Ministers back down in crisis loans furore

Anger over planned 27 per cent rate for poorest families
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Indy Politics

Work and pensions ministers spent their Sundays beating an embarrassing retreat from plans to charge interest of up to 27 per cent on crisis payments to some of Britain's poorest families.

The Government faced fury from across the political spectrum after it emerged that it was planning to treat emergency loans from the Social Fund on a commercial basis.

The fund provides more than £500m a year to the worst-off – many of them elderly or disabled – for essential items such as cookers, basic furniture and children's shoes. The money is lent interest-free and deducted from benefits.

But the Department for Work and Pensions has been considering plans for credit unions to take over the loans and charge interest of up to 2 per cent a month – equivalent to 26.8 APR.

The moves were disclosed in a consultation document published by the Department for Work and Pensions and signed by the Work and Pensions Secretary James Purnell, which said interest would be charged "at affordable rates compared to those charged by commercial lenders in the same market". It said the cost of an average loan of £433.30 would rise by £47.80 and take four more weeks to pay off.

Lord Kinnock, the former Labour leader, led criticism of the move, saying: "There is no point in doing it, let alone no justice in doing it."

Labour backbenchers denounced the proposal and the Conservatives accused Mr Purnell and Gordon Brown, of "reinventing themselves as loan sharks".

Consultation on the document is due to end tomorrow.

Within hours of the storm erupting, Kitty Ussher, the Work and Pensions minister, said the Government would not press ahead with the scheme and blamed the controversy on a poorly worded passage in the consultation document. She confirmed that ministers were considering involving credit unions in distributing the loans but stressed they would not be allowed to charge interest on crisis payments from the taxpayer.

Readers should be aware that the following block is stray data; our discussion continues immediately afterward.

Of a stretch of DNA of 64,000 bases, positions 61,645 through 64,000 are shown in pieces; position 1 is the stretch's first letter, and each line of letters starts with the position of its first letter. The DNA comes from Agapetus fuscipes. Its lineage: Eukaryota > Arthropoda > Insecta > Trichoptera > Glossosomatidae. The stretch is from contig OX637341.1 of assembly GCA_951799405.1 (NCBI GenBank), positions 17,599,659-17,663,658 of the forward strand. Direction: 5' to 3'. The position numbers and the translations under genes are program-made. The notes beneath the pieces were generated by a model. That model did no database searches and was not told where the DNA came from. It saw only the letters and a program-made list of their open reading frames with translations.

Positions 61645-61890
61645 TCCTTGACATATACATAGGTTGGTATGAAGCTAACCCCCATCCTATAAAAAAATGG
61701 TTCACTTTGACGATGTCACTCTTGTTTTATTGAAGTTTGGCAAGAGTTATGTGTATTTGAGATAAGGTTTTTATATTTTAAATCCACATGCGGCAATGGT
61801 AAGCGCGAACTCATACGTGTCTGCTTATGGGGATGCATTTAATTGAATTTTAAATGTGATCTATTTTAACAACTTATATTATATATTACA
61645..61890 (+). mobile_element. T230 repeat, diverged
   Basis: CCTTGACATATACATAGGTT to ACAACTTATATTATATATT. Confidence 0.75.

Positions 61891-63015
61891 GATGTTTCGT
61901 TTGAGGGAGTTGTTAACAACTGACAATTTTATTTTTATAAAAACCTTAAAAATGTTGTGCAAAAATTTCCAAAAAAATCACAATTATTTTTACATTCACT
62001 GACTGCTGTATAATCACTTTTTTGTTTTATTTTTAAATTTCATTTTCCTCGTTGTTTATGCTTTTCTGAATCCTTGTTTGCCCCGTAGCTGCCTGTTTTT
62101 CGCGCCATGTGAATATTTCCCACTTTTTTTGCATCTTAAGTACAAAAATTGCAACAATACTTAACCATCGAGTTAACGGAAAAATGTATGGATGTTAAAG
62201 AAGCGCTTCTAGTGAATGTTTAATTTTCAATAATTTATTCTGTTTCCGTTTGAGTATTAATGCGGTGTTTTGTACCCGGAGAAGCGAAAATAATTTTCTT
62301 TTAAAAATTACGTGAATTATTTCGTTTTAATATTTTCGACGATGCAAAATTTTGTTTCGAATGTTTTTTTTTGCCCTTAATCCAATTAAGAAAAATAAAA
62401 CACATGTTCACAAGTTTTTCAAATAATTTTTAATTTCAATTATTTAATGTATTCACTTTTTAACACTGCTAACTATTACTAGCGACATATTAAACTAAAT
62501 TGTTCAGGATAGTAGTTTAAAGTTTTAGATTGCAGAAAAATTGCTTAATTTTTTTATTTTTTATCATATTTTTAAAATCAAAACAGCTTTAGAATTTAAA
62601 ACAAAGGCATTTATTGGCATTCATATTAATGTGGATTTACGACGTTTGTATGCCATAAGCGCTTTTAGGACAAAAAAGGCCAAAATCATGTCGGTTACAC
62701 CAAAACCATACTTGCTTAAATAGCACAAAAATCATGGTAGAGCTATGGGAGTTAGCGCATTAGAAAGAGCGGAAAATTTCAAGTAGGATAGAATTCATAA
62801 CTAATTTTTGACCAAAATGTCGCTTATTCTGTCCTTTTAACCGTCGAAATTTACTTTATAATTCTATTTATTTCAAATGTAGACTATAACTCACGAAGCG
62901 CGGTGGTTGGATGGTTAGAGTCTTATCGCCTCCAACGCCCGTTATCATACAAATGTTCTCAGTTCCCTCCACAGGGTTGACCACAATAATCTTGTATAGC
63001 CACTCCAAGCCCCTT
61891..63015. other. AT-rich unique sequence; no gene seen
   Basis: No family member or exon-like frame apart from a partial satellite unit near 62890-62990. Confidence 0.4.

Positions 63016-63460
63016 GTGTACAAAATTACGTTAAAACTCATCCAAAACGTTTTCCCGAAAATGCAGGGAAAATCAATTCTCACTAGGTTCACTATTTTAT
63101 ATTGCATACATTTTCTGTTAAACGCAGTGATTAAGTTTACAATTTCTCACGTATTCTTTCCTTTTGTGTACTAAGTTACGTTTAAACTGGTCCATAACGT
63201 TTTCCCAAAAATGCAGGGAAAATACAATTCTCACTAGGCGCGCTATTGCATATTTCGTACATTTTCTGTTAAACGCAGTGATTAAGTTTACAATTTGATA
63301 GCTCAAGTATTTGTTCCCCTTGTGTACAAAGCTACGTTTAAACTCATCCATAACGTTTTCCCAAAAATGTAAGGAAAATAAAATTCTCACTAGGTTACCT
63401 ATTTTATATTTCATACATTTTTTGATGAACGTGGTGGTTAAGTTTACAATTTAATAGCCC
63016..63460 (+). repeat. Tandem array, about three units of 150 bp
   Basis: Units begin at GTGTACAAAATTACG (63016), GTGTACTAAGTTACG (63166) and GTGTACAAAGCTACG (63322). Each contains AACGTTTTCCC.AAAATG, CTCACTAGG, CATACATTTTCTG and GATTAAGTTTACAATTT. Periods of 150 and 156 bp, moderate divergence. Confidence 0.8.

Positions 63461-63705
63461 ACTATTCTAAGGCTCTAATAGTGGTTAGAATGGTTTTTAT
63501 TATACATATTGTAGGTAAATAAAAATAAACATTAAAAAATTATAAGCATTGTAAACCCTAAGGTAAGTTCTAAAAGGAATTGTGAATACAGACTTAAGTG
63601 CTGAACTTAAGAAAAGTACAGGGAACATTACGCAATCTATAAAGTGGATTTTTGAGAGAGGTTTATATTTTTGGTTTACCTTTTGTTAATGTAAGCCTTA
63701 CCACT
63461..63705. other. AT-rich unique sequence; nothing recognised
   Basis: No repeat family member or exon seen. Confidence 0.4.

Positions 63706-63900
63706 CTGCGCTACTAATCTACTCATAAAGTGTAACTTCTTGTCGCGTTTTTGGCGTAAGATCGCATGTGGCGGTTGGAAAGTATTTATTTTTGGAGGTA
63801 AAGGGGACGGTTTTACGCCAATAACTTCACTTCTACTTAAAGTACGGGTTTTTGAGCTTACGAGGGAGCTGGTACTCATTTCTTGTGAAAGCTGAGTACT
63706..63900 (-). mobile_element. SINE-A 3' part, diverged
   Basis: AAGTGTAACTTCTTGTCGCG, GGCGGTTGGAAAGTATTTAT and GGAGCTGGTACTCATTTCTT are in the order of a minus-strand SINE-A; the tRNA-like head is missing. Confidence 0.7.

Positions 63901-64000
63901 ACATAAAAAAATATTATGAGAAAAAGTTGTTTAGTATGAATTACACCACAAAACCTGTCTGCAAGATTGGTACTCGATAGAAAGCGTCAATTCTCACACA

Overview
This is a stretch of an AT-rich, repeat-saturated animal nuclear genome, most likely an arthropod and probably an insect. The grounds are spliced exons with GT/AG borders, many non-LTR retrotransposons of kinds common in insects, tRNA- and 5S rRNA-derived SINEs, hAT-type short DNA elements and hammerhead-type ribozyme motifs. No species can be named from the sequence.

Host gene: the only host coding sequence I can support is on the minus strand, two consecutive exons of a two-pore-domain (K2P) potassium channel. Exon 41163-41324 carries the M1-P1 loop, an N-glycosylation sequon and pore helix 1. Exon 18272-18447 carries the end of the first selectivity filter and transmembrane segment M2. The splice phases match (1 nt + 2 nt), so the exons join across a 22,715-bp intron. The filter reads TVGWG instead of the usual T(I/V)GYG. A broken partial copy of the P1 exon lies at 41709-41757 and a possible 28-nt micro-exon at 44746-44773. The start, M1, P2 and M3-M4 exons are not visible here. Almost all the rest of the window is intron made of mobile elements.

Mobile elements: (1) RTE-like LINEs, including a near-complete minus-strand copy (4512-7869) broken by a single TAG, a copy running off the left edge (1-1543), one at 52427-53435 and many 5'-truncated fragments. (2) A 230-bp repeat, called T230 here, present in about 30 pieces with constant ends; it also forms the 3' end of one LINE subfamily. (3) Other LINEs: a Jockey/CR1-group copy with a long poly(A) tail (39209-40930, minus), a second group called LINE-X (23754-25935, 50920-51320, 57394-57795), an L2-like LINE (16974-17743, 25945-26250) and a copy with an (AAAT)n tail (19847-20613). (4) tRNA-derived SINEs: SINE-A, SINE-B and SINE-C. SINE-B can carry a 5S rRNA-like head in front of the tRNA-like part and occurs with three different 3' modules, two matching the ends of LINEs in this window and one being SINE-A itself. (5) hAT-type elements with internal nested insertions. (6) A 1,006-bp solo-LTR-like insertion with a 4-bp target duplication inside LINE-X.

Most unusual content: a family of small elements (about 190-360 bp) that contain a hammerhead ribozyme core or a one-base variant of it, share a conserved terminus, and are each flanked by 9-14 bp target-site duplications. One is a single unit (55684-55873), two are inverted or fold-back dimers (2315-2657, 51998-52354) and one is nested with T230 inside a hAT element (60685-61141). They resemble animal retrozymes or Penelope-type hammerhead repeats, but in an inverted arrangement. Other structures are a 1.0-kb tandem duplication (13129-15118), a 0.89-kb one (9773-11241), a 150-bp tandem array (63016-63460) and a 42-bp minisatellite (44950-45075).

Ms Ussher said her department was looking for ways of making credit more easily available so vulnerable people did not fall into the clutches of loan sharks lending cash at rates of up to 1,000 per cent.

"We are absolutely not proposing to charge interest on Social Fund loans. I think that would be the wrong thing to do," she told the BBC. "We do propose expanding the way crisis loans work, to make them more available to more people, but we are not proposing charging interest. I think the confusion has arisen because one of the things we want to do is explore partnership working with great organisations which in local communities do give affordable credit, such as credit unions."

She indicated that the Government was looking at ways of easing the Social Fund's strict rules to allow the worst-off to qualify for a wider range of items, such as Christmas presents.

The price of a loan


Interest charged on the Government's Social Fund loans


Proposed interest on the loans if credit unions were to take them on


Interest charged by loan shark Mark Johnson of Birmingham, jailed for three years in 2005